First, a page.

This team consists of the Analytical Technology and Screening and the Structure-Based Drug Design research groups.
Analytical Technology and Screening Research Group
One of the key steps in target-directed cancer drug discovery is the identification of small molecule compounds (hits) that inhibit the activity of validated target proteins. This can be achieved by high-throughput screening of large lead-like compound collections using appropriate biochemical and cell-based assay formats that report the activity of the drug target, or by screening small compound libraries of low molecular weight molecules (fragments) using very sensitive biophysical techniques and high concentration biochemical assays.
The role of the Analytical Technology and Screening group is to establish, validate and run high-throughput and fragment screens on cancer drug targets under study at the Cancer Therapeutics Unit (CTU), and to carry out the initial characterisation of the hits obtained. Presently, we have a screening library of approximately 220,000 lead-like compounds, which we developed with our partner organisation Cancer Research Technology. In addition, we have developed a fragment library of more than 2,000 compounds. Once progressible compound series have been identified, the group is involved in informing medicinal chemistry aimed at understanding and improving the pharmaceutical properties of the hits generated.
In addition, mechanistic endpoint assays are developed to support the CTU's drug discovery projects into clinical evaluation. These assays include, high-throughput phenotypic assays based on standard ELISA methodology and high content imaging assays based on the use of the InCell analyser.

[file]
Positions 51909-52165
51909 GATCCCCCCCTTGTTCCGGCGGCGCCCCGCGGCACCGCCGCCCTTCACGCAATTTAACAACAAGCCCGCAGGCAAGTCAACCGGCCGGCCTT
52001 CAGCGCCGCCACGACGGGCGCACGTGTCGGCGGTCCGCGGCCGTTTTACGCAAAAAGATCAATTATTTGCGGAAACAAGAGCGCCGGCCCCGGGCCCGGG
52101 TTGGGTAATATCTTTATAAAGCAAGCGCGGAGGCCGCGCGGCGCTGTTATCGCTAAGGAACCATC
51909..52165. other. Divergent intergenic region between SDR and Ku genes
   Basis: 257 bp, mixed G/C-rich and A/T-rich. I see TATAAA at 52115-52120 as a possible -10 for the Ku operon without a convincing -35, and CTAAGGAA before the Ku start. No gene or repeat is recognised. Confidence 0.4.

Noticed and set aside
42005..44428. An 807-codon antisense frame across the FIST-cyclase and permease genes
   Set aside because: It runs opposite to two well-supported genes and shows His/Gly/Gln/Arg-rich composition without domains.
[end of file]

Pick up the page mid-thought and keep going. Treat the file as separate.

Structure-Based Drug Design Research Group
The Structure-Based Drug Design group is a joint initiative between the Divisions of Structural Biology and Cancer Therapeutics and consists of protein biochemists and protein crystallographers. The group has strong links with Medicinal Chemistry, In Silico Medicinal Chemistry and Biology teams within the CTU, and with the other crystallography team within the Division of Structural Biology.
The team uses biophysical techniques such as Tm-shift assays, Surface Plasmon Resonance, Isothermal Titration Calorimetry and High-Throughput X-ray Crystallography to characterise protein-ligand interactions of hit matter resulting from our fragment and high-throughput screens and continue to investigate these interactions as the hits progress to advanced inhibitors.
The activities of the Hit Discovery and Structural Design Team are underpinned by a state-of-the art protein production capability which is responsible for cloning, expression and purification of recombinant protein targets for the biophysical characterisation and X-ray crystallography as well as for the biochemical assays carried out in the Analytical Technology and Screening group. The team is experienced in construct design and has its own E. coli and insect cell expression facilities and a protein purification laboratory.